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Influence of graphene oxide and biochar on anaerobic degradation of petroleum hydrocarbons
- Song, Benru, Tang, Jingchun, Zhen, Meinan, Liu, Xiaomei
- Journal of bioscience and bioengineering 2019 v.128 no.1 pp. 72-79
- Hydrogenophaga, Paracoccus denitrificans, Pseudomonas aeruginosa, alkanes, benzene, biochar, community structure, dielectric spectroscopy, electrochemistry, ethylbenzene, genes, graphene oxide, long term experiments, microbial communities, microorganisms, nanomaterials, petroleum, ribosomal DNA, toluene, xylene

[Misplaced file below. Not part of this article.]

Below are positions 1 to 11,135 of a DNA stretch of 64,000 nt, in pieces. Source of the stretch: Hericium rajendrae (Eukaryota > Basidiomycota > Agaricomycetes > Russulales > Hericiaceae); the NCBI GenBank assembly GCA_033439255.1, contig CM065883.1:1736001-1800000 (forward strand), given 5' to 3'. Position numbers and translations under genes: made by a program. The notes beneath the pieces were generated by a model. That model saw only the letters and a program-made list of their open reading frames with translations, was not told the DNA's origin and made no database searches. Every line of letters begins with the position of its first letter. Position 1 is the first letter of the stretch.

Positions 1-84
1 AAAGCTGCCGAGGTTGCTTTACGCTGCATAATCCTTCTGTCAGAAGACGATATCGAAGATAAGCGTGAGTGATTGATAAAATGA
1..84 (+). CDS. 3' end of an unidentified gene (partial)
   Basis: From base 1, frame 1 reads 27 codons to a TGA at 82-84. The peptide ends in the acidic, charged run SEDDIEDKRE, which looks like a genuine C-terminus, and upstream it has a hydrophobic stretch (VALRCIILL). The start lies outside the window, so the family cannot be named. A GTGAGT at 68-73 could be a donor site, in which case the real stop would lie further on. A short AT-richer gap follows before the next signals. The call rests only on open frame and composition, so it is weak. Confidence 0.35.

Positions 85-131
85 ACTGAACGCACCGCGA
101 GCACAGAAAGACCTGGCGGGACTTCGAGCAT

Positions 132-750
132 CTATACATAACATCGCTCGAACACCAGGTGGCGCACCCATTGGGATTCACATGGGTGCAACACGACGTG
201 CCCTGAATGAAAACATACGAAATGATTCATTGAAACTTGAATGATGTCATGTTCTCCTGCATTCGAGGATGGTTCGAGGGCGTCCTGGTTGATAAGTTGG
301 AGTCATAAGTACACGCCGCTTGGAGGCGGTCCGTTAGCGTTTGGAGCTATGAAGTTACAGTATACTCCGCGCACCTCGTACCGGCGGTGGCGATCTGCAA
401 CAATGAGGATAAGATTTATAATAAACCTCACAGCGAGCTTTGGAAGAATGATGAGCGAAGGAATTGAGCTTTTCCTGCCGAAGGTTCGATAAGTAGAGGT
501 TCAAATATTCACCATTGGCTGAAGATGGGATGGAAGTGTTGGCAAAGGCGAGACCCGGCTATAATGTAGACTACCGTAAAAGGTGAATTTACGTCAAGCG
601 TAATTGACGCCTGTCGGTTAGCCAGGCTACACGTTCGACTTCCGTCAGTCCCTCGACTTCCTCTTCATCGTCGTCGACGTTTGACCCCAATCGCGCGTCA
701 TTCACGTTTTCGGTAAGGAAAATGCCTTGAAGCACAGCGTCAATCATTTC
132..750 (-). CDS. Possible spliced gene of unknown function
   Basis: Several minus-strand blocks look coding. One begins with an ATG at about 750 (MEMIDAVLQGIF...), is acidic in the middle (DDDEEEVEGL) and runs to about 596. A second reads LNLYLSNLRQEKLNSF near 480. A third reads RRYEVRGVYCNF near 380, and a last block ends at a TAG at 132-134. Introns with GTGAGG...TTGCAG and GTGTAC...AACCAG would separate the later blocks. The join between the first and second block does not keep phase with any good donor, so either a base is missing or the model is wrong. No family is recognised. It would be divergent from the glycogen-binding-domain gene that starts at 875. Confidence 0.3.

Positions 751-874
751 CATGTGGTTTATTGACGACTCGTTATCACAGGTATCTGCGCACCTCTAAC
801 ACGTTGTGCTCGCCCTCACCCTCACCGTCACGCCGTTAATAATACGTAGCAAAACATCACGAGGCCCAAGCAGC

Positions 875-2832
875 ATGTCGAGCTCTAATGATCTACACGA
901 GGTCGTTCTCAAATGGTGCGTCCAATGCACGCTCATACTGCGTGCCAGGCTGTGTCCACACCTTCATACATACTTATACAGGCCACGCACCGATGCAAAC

- The anaerobic degradation of petroleum is an important process in natural environments. So far, few studies have considered the response of the microbial community to nanomaterials during this process. This study explored the potential effects of graphene oxide and biochar on the anaerobic degradation of petroleum hydrocarbons in long-term experiments. Cyclic voltammetry and electrochemical impedance spectroscopy indicated that the addition of carbon-based materials promoted the electrochemical activity of anaerobic cultures that degrade petroleum hydrocarbons. The maximum degradation rates for benzene, toluene, ethylbenzene, and xylene (BTEXs) in the cultures incubated for 10 weeks with graphene oxide (0.02 mg/L) and biochar (20 mg/L) were 76.5% and 77.6%, respectively. The maximum degradation rates of n-alkanes in the cultures incubated for 10 weeks with graphene oxide (2 mg/L) and biochar (100 mg/L) were 70.0% and 77.8%, respectively. The 16S rDNA copy numbers in the treatments with 0.02 mg/L graphene oxide and 20 mg/L biochar were significantly higher than others during the process (P < 0.05). In the 2nd week, the maximum copy numbers of the masD and bamA genes in the treatments with biochar were 349 copies/mL (20 mg/L) and 422 copies/mL (20 mg/L), respectively, and in the treatments with graphene oxide were 289 copies/mL (0 mg/L) and 366 copies/mL (0.02 mg/L). The contents of carbon-based materials had slight effects on the microbial community structure, whereas the culture time had obvious effects. Paracoccus denitrificans, Pseudomonas aeruginosa, and Hydrogenophaga caeni were the dominant microorganisms in the culture systems under all treatments.